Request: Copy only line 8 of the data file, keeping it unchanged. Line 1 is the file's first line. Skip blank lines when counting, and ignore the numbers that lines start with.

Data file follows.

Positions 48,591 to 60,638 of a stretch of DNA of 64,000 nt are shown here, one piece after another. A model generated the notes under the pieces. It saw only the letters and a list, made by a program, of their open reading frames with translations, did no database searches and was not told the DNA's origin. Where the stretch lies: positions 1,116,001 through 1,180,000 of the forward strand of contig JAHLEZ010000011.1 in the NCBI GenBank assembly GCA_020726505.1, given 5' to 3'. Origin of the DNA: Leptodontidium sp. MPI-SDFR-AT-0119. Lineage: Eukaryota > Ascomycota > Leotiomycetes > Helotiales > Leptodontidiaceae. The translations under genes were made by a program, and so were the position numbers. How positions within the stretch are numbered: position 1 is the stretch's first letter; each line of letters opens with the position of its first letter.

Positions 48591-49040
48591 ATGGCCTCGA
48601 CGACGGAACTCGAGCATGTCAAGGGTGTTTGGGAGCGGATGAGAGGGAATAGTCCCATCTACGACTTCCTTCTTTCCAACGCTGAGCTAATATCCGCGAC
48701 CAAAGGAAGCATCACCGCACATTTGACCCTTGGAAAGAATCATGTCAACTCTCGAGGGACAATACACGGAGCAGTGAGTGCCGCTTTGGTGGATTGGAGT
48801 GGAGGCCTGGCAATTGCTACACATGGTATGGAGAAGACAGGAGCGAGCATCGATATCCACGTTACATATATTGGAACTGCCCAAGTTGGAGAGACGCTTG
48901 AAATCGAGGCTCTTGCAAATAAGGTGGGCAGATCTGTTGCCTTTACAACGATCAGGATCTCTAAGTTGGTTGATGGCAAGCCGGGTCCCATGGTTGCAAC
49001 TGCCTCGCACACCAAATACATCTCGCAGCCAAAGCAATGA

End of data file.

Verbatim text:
49001 TGCCTCGCACACCAAATACATCTCGCAGCCAAAGCAATGA